A decent breakfast is a must, no cereal for example as by 10am I’m wanting chocolate. I drink a lot throughout the day, only have tea and coffee during breaks and plan meals on a Sunday. I know if I start on the biscuits it’s because I haven’t been eating enough.

    Dates and figs are good as one or two are such a lovely sugar rush without a crash, and they’re so nutritious and high in fibre.

    PS. I can send clients a healthier baked motivation treat, if they don’t want a brownie 😉

  3. VP says:

    Hi Sharon – I’ve been surprised at how much the Horizon programme resonated with lots of people who are now trying it. You’re quite right in thinking about seeing how it goes over a month. The first day is definitely the worst and it gets much easier after that.

    Rosie – everyone I’ve spoken to manages their fast days in different ways. I’m definitely with you re having breakfast. I have a bowl of porridge with some of those pictured apples chopped up in it – they’re the equivalent of the dates and figs you mentioned 🙂 I find that takes me well past lunchtime. A couple of my friends who are doing it are the opposite – they like to save their calories for a really nice evening meal together. Others split the allowance down the middle and have 2 meals. It’s really up to you.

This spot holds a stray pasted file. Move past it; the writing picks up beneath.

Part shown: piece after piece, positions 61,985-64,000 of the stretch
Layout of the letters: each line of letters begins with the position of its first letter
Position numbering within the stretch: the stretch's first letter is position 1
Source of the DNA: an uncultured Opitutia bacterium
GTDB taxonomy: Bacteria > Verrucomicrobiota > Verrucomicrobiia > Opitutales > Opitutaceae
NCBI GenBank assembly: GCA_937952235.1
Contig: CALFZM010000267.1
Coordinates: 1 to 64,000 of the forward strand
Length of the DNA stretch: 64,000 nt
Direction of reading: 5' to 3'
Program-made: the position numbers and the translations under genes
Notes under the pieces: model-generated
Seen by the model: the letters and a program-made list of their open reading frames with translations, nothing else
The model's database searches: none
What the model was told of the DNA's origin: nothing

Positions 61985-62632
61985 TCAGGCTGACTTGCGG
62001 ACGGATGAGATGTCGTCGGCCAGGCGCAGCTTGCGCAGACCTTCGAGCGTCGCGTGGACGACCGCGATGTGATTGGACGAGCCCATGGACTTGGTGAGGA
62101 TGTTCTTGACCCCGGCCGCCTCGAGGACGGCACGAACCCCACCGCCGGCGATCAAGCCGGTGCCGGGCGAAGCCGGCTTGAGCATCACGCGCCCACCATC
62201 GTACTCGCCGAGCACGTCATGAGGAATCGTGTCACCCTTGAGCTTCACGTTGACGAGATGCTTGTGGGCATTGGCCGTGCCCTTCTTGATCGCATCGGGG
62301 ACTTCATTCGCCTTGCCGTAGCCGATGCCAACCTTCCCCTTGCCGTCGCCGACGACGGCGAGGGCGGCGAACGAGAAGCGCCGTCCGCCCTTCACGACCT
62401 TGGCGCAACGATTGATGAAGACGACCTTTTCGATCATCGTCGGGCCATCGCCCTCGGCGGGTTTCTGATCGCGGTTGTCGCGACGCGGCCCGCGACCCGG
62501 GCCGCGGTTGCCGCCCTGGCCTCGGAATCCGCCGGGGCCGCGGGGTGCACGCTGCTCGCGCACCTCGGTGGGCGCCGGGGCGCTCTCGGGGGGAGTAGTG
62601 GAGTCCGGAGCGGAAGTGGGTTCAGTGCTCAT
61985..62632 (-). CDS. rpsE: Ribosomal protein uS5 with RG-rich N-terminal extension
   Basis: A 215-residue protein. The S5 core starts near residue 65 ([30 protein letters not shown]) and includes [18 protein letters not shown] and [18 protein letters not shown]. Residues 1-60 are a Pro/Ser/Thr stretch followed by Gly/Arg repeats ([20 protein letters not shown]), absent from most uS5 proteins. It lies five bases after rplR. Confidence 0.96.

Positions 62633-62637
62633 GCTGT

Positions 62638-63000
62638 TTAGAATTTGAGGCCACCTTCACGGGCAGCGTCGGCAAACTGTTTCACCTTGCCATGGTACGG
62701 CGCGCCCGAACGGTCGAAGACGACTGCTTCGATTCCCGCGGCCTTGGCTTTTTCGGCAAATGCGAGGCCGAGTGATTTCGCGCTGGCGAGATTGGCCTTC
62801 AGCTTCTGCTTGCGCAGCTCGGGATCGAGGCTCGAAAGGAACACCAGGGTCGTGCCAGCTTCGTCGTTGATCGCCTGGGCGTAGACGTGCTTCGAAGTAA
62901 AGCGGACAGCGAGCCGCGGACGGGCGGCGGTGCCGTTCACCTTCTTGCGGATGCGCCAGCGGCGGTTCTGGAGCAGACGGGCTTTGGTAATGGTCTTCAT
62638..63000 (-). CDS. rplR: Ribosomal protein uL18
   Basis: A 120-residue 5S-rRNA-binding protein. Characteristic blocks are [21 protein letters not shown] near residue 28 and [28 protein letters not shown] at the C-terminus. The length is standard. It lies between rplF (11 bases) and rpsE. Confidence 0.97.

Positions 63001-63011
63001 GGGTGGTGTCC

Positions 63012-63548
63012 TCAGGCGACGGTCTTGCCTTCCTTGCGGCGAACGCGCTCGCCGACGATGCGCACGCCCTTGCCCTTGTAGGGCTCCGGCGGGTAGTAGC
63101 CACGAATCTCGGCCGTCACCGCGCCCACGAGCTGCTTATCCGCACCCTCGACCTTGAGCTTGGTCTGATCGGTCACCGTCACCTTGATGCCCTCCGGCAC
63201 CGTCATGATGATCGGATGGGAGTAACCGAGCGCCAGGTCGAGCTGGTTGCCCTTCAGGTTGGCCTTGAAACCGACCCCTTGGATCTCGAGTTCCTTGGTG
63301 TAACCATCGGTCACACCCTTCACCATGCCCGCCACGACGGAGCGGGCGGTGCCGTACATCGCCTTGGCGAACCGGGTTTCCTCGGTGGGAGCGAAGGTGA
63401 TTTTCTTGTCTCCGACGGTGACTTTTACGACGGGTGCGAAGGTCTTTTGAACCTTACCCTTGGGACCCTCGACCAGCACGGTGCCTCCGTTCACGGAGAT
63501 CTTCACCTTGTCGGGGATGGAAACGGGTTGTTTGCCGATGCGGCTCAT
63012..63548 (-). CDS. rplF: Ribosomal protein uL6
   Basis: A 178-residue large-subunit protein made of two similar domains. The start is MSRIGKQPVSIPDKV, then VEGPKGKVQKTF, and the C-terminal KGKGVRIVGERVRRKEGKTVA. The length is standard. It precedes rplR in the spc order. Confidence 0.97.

4. Apologies for not changing my name when I commented above. VP is really me 😉

  5. I did the intermittent fasting diet after the Horizon programme.

    I did it for 4 weeks, and it was the first time I had ever dieted. I lost 5 lb, and nearly 2% body fat. I went from size 10-12 to size 8-10 I think the biggest benefits were it let me relearn how much food I actually needed. I actively now practice portion control. For example, I have had a very large lunch. But had a light breakfast and a snack for my evening meal.

    2 months since doing the ADF diet, I have lost another quarter of a stone, and another 2% body fat. I have done this by still actively practising portion control (but not depriving myself, just listening for when my brain says I am full). The extra body fat has been lost by starting a programme of exercise, above and beyond the 30 mins of brisk walking I do normally 5+ days a week. The extra exercise is either 30 mins of abs exercises or 30 mins of free weights, and I do this daily.

    • Judy says: